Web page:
This week, millions of Americans will gather around the Thanksgiving table with family and friends enjoying the harvest from the most bountiful food source in the world. But, did you know that this week (November 19-26) is also National Farm-City Week? A week designed by the National Farm City Council to highlight the important roles that urban and rural partnerships play in food and fiber production.
Did you know that the state of California produces more than 50% of the nation’s fresh fruit, vegetables and nuts? And, it does this using just 3% of the nation’s farmland. California farmers and ranchers produce nearly $30 billion a year, support over 1.1 million jobs, and is the top agricultural state, a position it’s held for more than 55 years.
For most people the answer to these questions is no. That’s because there are usually no big, headlining agricultural stories in the media. There is no constant coverage on the fact that thanks to California, we have the safest, most affordable food supply system in the world.
What about the people who grow your food, fiber and flowers? It might surprise you to know that California is still dominated by family and small run farms. Approximately 97% of California farms are run as family farms or partnerships.
If farm issues are covered on the news, most stories usually cast a negative light on farmers. However, many of our farmers practice sustainable agriculture and work towards preserving our natural resources, protecting the environment, and conserving water. They are the largest stewards of our land and are working to preserve what little open space is left.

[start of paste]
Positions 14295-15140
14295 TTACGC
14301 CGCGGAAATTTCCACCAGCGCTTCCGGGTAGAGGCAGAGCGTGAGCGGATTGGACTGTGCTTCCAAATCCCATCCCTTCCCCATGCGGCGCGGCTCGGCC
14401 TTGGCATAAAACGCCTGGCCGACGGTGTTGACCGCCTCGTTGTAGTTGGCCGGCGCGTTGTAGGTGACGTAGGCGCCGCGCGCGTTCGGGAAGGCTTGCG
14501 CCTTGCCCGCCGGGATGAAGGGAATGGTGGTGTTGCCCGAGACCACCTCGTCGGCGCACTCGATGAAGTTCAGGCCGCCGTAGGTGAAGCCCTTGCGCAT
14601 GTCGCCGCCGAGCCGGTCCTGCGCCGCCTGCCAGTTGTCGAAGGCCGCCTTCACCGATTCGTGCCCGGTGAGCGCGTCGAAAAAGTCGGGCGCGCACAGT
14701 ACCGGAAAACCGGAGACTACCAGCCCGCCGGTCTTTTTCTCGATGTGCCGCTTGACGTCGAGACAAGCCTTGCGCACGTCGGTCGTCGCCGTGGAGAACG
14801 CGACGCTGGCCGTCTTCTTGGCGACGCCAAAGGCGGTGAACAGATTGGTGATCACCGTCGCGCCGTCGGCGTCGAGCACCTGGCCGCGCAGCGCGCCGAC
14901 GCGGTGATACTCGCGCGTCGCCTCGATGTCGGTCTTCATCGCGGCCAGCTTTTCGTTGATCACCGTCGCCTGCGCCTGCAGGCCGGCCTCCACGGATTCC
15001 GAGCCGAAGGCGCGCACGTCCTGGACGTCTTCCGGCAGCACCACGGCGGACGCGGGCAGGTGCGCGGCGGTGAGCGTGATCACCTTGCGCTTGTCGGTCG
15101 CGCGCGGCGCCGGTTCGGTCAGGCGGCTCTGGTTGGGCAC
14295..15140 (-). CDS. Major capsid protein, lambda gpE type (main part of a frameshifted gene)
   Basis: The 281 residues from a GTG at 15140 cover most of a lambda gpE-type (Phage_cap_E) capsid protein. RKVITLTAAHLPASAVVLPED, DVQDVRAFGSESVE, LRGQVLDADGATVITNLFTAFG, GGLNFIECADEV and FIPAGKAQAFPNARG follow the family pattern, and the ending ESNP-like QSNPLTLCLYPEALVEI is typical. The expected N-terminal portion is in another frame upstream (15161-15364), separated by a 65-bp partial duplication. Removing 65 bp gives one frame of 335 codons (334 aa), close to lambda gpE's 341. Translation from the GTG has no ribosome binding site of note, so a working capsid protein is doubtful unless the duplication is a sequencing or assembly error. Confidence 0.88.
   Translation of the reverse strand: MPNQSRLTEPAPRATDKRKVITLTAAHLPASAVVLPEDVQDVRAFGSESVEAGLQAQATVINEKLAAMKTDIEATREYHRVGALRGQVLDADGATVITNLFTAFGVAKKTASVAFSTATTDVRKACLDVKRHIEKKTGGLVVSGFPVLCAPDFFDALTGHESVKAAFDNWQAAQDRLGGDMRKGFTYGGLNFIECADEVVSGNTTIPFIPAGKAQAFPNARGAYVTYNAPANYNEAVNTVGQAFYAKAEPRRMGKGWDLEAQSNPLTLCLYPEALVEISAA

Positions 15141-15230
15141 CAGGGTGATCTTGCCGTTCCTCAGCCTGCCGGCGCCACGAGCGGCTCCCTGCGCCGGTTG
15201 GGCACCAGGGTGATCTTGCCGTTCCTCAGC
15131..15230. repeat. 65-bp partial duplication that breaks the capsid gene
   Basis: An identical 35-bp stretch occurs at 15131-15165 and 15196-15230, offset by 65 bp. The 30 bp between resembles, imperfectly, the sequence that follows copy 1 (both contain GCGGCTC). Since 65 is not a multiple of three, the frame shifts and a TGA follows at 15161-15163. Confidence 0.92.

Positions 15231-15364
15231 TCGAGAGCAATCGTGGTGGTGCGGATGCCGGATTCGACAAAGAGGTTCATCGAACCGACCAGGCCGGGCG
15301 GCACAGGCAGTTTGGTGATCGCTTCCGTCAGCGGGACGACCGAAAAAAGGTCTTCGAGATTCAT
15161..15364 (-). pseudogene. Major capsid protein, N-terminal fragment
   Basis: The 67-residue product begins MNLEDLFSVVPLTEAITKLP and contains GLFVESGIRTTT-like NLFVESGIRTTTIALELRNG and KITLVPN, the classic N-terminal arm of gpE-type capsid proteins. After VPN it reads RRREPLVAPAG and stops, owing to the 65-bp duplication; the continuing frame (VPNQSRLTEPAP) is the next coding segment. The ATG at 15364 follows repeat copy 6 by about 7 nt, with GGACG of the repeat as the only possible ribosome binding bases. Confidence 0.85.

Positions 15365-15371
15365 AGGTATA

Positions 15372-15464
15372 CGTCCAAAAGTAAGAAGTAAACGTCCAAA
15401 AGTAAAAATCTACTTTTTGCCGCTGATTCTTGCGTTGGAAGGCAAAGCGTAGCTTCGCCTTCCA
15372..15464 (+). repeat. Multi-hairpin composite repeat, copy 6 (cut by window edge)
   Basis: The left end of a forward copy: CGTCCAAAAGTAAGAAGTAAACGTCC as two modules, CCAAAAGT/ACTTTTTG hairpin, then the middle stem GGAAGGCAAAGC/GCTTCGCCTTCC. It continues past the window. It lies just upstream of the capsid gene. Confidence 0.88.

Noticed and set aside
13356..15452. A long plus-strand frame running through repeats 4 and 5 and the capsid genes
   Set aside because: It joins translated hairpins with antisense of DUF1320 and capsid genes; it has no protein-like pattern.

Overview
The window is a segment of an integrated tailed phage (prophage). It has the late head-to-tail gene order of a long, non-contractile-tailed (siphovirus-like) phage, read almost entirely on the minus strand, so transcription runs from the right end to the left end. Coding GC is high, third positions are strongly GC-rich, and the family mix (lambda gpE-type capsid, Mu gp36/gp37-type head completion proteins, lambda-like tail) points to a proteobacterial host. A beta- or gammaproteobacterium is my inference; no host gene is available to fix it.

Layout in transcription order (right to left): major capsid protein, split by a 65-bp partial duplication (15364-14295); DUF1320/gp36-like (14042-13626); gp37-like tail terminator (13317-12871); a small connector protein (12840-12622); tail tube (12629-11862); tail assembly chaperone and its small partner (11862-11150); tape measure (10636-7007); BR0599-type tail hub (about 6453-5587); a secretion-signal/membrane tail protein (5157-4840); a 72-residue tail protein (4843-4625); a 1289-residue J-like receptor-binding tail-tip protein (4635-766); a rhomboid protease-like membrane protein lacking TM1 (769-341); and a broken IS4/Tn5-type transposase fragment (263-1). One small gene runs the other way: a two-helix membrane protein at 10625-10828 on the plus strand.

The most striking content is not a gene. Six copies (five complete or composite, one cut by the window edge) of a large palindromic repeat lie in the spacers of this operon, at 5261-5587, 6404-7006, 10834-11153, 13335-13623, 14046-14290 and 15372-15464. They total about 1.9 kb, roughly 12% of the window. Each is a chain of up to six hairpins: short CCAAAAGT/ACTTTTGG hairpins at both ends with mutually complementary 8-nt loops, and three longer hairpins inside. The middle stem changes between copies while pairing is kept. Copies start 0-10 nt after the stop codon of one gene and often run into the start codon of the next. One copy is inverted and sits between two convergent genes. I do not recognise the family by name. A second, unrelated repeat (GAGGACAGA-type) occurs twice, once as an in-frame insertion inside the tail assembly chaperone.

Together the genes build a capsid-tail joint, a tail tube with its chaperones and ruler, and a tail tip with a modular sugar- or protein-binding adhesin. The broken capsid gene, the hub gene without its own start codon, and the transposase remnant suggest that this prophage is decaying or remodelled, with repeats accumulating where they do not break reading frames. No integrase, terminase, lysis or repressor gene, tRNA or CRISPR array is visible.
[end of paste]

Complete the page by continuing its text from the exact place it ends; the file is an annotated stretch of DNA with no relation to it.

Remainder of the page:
But each year, their very existence is jeopardized by the unchecked growth of development, competition and dominance by large corporate farms, over-regulation at the state and federal level, and the apparent lack of concern for their survival by the general public.
American Farmland Trust says that every minute of every day, America loses two acres of farmland.
Maybe you think that because you live in Los Angeles you are so far removed from agriculture that it doesn’t affect you. Have you ever stopped to count the number of times during the day that agriculture touches your life? From the time you crawl out of the cotton sheets on your bed in the morning, to the time you brush your teeth at night; agriculture is there. If you use products like paper, shampoo, crayons, buttons, and shoes, then you are affected by agriculture.
You might also think that in Los Angeles County we don’t even produce agricultural products anymore. In 2006 (latest report available), L.A. County had 16 million dollar commodities including ornamental trees and shrubs, bedding plants, root vegetables, herbs, apples, strawberries, and grapes.
As you sit down at the table this Thanksgiving and give thanks for all of the good in your life, take the opportunity to thank our farmers. Remember: agriculture is part of our lives, so we must help to protect it.
You can make a difference by asking where your food is grown, who grew it, and when and how it was grown. Shop at your local farmers’ market; look for Buy Local campaigns at your local market, showing that the food was made in California.